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The Shame Game

The Shame Game

They’re a $13B company.

I’m one Woman.

They have their in-house counsel and two external law firms.

I have one law firm and two lawyers within it.

They hired and paid for a “third-party, independent investigator.”

She used to be a shareholder in their firm and just like their external counsel, is being paid by them. She was and is a risk assessor, nothing more or less, and one whose bias hung out like a cheap slip from an ill-fitting dress.

They said I “delayed and obstructed” my initial interview.

We had requested the week of January 2nd.

They replied saying their “investigator” was “out of the country” that week and offered January 11th.

They said I gave them my statement “piecemeal.”

I had forty-eight hours to respond and gave them a fifty-five-page document complete with emails, texts, and commentary

They said I had changed my story.

We gave them a second document of twenty-eight pages five days later. I’d had to make a decision so quickly about filing my claim that I’d needed to come to terms with sharing the more grotesque details. I changed nothing; I added detail I’m sure they found shocking and difficult to defend.

The field is tilted from the Outset in situations such as this, and when the company of the accused is one like Land O’Lakes and the person in question is a C-level executive, the resources they will expend and the tactics they will employ immediately turn that tilted field into an otherwise empty seesaw slammed to the ground by a fat man. And what about truth? It’s a word in a dictionary at best, yet seemingly makes not even a cameo in theirs.

In addition to the three hour interview by their “investigator,” the brazen and easily disprovable lies told by their counsel, and the now fourteen-week delay in anything remotely resembling action on their part, I almost daily receive phone calls or texts from former colleagues telling me that someone is “snooping around” in my past, and similarly receive emails from people I hardly know baiting me with alleged requests for work, presumably in hopes I will say something of which LOL or their defense can make use. What the man in question did is sexual harassment; what they are doing now is collective institutional harassment of me, my family and friends, the amount of money and time they’re putting into this effort now openly reeking of “thou doest protest too much.”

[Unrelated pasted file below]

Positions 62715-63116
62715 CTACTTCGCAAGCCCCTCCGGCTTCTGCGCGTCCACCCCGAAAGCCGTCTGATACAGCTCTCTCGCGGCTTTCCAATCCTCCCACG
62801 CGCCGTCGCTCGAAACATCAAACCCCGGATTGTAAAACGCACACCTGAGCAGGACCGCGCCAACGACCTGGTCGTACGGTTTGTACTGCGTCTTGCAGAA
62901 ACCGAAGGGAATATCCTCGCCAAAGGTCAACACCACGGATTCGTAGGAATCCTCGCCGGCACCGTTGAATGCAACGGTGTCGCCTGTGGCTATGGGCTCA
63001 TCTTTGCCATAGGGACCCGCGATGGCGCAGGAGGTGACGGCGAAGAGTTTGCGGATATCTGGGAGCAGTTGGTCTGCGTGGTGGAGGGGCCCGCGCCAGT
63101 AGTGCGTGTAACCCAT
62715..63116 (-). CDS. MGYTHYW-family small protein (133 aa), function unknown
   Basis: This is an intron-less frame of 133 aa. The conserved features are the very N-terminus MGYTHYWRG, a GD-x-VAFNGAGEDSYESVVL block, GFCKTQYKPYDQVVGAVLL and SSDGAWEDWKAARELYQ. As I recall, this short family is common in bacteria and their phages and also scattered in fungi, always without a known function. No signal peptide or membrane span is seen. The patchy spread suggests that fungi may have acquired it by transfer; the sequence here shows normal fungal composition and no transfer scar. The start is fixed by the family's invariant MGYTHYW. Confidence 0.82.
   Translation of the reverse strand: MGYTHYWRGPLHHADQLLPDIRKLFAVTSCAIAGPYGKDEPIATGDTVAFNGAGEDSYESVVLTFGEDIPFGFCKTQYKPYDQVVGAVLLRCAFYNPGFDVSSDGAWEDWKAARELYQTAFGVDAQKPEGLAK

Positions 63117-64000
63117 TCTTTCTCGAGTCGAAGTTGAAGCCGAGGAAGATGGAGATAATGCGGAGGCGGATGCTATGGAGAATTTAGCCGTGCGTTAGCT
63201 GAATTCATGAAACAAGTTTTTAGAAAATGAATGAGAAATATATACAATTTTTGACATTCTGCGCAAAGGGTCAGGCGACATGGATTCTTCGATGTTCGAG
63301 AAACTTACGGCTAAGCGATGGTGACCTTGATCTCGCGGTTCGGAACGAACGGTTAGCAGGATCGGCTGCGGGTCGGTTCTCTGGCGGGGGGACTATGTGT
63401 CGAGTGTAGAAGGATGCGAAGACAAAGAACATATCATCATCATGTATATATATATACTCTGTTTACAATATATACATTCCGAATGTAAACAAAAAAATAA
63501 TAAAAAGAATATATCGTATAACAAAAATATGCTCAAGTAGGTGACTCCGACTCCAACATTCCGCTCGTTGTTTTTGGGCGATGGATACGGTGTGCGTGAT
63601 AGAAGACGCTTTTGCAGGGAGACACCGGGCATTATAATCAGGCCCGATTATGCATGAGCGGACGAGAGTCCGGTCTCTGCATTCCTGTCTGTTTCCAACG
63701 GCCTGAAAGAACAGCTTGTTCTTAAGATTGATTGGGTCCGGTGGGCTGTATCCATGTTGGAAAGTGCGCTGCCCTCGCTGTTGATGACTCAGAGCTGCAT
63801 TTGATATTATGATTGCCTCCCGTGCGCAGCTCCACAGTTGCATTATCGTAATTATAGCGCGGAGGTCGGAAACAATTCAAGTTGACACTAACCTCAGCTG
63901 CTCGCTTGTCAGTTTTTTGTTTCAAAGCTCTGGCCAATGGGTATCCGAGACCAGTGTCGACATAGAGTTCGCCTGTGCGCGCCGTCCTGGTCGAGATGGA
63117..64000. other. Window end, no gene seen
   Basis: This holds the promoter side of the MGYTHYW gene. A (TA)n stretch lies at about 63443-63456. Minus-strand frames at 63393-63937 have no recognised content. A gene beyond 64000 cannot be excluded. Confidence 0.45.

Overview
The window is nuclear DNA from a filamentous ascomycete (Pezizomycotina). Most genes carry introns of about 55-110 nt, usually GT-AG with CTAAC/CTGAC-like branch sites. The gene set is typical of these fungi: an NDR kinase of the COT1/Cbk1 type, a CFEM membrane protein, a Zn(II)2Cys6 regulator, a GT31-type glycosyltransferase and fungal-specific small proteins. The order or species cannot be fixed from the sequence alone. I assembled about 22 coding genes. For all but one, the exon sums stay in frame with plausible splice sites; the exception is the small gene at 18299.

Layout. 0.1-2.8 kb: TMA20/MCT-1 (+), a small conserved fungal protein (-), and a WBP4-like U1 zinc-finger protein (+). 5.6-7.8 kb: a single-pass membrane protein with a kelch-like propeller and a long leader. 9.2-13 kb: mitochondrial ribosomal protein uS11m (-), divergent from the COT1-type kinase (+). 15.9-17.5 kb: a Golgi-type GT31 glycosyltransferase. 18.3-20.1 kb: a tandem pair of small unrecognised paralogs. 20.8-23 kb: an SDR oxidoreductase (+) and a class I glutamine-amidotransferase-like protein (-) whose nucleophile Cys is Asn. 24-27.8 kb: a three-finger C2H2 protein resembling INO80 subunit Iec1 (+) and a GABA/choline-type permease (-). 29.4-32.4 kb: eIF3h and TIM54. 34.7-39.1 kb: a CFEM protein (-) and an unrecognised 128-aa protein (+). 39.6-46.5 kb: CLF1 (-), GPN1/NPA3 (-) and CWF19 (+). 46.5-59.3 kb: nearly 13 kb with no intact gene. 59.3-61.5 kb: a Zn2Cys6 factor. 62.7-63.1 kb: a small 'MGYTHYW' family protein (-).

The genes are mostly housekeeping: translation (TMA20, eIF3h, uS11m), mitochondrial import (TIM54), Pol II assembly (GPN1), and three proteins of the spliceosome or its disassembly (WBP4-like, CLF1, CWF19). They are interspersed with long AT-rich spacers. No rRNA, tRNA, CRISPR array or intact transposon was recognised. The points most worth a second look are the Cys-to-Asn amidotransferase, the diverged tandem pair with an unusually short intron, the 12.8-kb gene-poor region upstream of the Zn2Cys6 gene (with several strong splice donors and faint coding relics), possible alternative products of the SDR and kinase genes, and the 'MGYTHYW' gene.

We hold ourselves up in the West, and especially in America, as beacons of freedom and truth. When we see women in other countries deprived of their most basic of rights, we scoff and pour scorn and stand in self-righteous judgment of our undeniable superiority. But are we?

In Pakistan, they may stone a woman to death for being raped and for having the nerve to report it, the village elders claiming it was actually consensual sex out of wedlock. She will die within a few minutes or hours, while we in the West merely Shame our victims into not speaking up at all, or sentence them to protracted months or year-long death by a thousand cuts at the hands of our acerbic tongues and judgemental minds. We are so quick to view others through our selective filters, yet so hesitant to turn any lens toward ourselves. So vocal in our insistence on a change in countries we’ve never visited and never will, but too afraid to question policy or challenge authority in order to protect women at home.